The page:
Uttarakand 90.6 93.9 6 7
India 83.7 86.2 12 8

Again, the older and larger states have not just failed older teens but they continue to fail younger children with the same level of moral bankruptcy, The newly formed states are at least failing their children a little less. Jharkhand particularly seems to be making an effort from a really poor start.

Creating the new state of Telangana from a reasonably governed state like Andhra Pradesh may not show such divergence. But from what the data suggests, Ms Mayawati may be correct in demanding four states out of what is now UP. After all it can’t do much worse any way. Might as well try that given the absolute lack of downside.

[1] — All data was typed into an excel sheet from publicly available information. If I have made an error in typing, please let me know.

3 thoughts on “Smaller State = Better State?

  1. dagalti

    // how they compare to their original undivided State//

    Did you mean what’s left of the original state or did you combine fragments back to numbers relevant to the undivided state? I assumed the former as it synched with the rest of the post.

    // Uttarakhand seems to be doing quite well from a growth perspective — growing at 10% annually for 10 years — compared to UP that grew at 3.9%//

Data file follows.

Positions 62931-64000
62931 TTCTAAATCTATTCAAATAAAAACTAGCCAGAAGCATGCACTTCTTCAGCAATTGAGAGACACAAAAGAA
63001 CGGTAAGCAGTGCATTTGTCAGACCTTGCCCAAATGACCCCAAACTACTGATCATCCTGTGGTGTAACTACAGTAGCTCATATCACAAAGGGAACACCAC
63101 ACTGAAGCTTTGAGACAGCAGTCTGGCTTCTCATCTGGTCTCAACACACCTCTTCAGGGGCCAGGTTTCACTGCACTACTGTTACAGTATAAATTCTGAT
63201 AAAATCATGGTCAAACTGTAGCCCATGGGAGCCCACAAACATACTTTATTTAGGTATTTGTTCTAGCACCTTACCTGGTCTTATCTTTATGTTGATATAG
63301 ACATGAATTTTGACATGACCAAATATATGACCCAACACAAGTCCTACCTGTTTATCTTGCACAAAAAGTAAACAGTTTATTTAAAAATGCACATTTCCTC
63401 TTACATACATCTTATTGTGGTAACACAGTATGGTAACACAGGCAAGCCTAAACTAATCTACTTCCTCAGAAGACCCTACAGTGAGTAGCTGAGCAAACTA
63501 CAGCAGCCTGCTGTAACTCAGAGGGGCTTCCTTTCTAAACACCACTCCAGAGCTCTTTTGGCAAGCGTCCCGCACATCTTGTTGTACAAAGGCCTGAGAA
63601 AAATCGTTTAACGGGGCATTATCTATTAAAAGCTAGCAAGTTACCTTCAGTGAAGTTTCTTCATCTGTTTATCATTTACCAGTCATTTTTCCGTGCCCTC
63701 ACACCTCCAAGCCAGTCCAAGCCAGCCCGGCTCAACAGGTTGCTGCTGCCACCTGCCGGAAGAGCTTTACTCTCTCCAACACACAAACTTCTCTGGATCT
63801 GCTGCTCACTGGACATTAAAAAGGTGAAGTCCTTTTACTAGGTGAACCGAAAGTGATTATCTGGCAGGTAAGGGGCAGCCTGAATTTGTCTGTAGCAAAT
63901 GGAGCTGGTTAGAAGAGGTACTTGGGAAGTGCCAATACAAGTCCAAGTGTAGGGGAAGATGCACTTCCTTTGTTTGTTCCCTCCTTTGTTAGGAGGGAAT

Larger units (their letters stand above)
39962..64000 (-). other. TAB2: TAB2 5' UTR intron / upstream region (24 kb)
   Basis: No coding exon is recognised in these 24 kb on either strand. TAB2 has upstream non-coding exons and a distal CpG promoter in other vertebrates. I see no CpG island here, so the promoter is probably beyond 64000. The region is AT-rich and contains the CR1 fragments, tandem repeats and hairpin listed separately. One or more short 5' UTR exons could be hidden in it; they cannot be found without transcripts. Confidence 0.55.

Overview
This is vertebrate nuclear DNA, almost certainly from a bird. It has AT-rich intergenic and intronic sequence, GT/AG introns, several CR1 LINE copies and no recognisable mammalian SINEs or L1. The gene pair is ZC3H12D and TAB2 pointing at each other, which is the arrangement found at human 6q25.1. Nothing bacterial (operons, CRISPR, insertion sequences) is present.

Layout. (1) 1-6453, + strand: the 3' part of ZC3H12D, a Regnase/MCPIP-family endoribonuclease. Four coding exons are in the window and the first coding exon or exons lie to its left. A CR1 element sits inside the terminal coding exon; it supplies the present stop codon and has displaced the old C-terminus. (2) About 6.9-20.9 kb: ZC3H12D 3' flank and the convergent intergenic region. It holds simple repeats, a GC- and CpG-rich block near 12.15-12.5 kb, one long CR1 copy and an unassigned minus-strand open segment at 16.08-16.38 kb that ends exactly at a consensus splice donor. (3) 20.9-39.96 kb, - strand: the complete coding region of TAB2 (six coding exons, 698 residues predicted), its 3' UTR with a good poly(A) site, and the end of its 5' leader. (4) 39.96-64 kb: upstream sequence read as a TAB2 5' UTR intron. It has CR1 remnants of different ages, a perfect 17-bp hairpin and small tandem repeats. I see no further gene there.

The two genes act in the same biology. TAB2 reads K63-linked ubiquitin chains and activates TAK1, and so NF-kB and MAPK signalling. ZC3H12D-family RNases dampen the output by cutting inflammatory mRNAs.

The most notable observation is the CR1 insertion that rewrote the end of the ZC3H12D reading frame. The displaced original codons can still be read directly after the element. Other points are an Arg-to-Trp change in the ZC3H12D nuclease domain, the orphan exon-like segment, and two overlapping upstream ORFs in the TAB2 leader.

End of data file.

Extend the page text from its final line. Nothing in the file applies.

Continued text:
Now, the piece of information missing is what the growth rate of the Uttarakand region was within UP.
    Of course, some data like SDP would simply not be available to do all the comparisons you have done here. When we look at the divergent growth rates between Ut. and UP, we should temper the tendency to attribute it to the split itself. While that may surely be a reason – it does not necessarily follow from this analysis. Right?

    As you rightly mention about Jharkand – there is much stickiness in low-growth areas. So, just like we can’t judge it too harshly, we can’t say whether there has been an acceleration in the improvement of other indicators.

    As becomes a lazy reader on the internet unappreciative of the effort required to get this level of data analyses – let me go ahead and say: if districtwise data is available (should be in NSSO) it would be good to simply eyeball how metrics changed in district in Jh., Ut., Ch. – pre and post splits. That would provide a stronger basis to comment on the question here.

  2. Yuvamani

    I know you kept governance or stability of governance deliberately outside this debate..

    But instability of Jharkhands politics is what caused its lack of improvement. Under a good government or even a bad government with a stable majority, more, Actually much more could have been delivered.

    However Jharkhand has been hit with the virus of Presidential rule thanks to hung parliaments etc. which are very deleterious to delivering governanace.

    The other two states have moved to a stable Congress / BJP formation which has delivered good governanace or better than it was before.

  3. nilakar Post author

    Yes, a district-wise longitudinal study is not merely desirable but essential. Except I don’t know where to get the data from — surely the Ministry of Health & Family welfare in Ranchi, Dehradun and Raipur will have them.